However, the government’s lack of policy on energy and its decision directly to finance the construction of a new gas-fired power plant is making investment decisions in capital markets difficult, Whitton said. “This is not as much of a problem in regions like Europe, where the underlying policy landscape is relatively coherent and moving relatively quickly, and as such progress is smoother and less scary. The transition is easier for investors when they know where things are going,” she argued.

Capital managers have a huge role to play in funding transition in the energy sector and beyond. Again, though, lack of policy leadership is a constraint. For instance, Hesta plans to drive decarbonisation in the economy via whatever mechanisms it can use – but Sonya Sawtell-Rickson, the superannuation fund’s chief investment officer, said ultimately the most effective policy measure to reduce emissions would be a carbon price.

“Carbon pricing provides a market mechanism to price externalities and translates a difficult scientific concept into a financial concept, which is much easier for boards and management to digest and make decisions on,” Sawtell-Rickson commented. “It can help send messages on opportunities for investment, to reduce cost and ideally accelerate investment by facilitating true pricing of risk.”

Ironically, even as Australia is becoming increasingly stranded in its climate-policy stance, its potential to become a renewable-energy powerhouse remains enormous. Green hydrogen is some way off as a usable energy source but there is every reason to think Australia will be well placed to develop and export renewable energy, Nelson said.

Wood also pointed out that the International Energy Agency believes global demand for nickel, lithium and copper – all of which Australia has significant supply of – for things like battery manufacture could exceed the current US$400 billion per year demand for coal.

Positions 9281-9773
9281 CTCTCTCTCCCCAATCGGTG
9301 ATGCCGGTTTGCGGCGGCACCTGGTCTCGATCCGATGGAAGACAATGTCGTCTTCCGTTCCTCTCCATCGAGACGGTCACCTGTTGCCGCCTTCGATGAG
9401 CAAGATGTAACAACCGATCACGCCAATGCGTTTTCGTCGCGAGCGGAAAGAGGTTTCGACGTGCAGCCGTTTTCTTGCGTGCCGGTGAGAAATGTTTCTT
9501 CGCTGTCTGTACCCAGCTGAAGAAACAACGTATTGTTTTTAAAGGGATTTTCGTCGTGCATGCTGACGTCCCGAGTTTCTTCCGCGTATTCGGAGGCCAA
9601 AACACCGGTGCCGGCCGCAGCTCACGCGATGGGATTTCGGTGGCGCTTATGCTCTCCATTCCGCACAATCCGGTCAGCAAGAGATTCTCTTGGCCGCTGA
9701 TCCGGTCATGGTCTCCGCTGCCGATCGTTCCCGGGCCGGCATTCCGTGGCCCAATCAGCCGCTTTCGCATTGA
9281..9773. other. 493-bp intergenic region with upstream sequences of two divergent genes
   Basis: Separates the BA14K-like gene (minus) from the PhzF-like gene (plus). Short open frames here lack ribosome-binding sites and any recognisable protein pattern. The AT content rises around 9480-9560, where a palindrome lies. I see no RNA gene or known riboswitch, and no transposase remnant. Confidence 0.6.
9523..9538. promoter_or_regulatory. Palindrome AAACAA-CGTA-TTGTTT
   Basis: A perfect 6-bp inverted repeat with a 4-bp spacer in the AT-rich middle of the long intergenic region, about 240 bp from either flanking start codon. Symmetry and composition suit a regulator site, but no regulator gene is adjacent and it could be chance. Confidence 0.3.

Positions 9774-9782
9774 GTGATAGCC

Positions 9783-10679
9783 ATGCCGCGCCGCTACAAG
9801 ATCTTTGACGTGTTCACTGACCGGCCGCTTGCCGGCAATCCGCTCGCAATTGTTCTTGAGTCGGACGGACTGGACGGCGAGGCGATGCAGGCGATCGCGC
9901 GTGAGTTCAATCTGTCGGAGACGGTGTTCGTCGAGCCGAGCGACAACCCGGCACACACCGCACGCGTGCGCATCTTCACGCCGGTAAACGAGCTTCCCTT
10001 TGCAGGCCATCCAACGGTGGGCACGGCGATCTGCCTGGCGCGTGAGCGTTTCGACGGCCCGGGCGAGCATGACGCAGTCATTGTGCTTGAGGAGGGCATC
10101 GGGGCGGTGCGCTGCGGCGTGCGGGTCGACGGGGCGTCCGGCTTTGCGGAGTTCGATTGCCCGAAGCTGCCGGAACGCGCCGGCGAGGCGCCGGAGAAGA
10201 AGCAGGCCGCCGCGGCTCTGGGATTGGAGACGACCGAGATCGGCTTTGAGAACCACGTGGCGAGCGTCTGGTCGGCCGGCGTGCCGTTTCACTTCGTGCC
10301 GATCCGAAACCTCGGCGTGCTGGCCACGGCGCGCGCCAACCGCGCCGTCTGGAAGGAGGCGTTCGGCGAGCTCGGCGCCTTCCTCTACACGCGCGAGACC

“We have to have alternatives and – as far as we can see, based on the information we have today – this is where we are likely to see a role for gas. But this has nothing to do with the government’s idea of a gas-led recovery, which is complete nonsense.”

Global developments in sustainable finance

Sustainable-finance developments have accelerated globally over the past 12 months as the urgency required to tackle climate change effectively is increasingly factoring into market participants’ thinking.

Europe has long been a market leader in sustainable finance. The final report of the EU sustainable-finance taxonomy was released last year and is currently proceeding into legislative state, while at the same time more definitions are added in a wider range of sectors.

Eila Kreivi, director and head of capital markets at European Investment Bank in Luxembourg, told the KangaNews conference that the International Platform for Sustainable Finance, set up by the European Commission in 2019, put in place a working group for taxonomy harmonisation with other jurisdictions led by the EU and China.“The working group is not trying to implement the taxonomy’s rules everywhere but it is trying to establish a similar kind of architecture that would make the market more comparable across borders,” Kreivi said.

In late June, the European parliament also approved the European climate law.


The executive order on tackling the climate crisis issued in January made clear that the Biden administration intends to use existing regulatory procurement and budgetary powers to make climate change action a priority in domestic and foreign policy.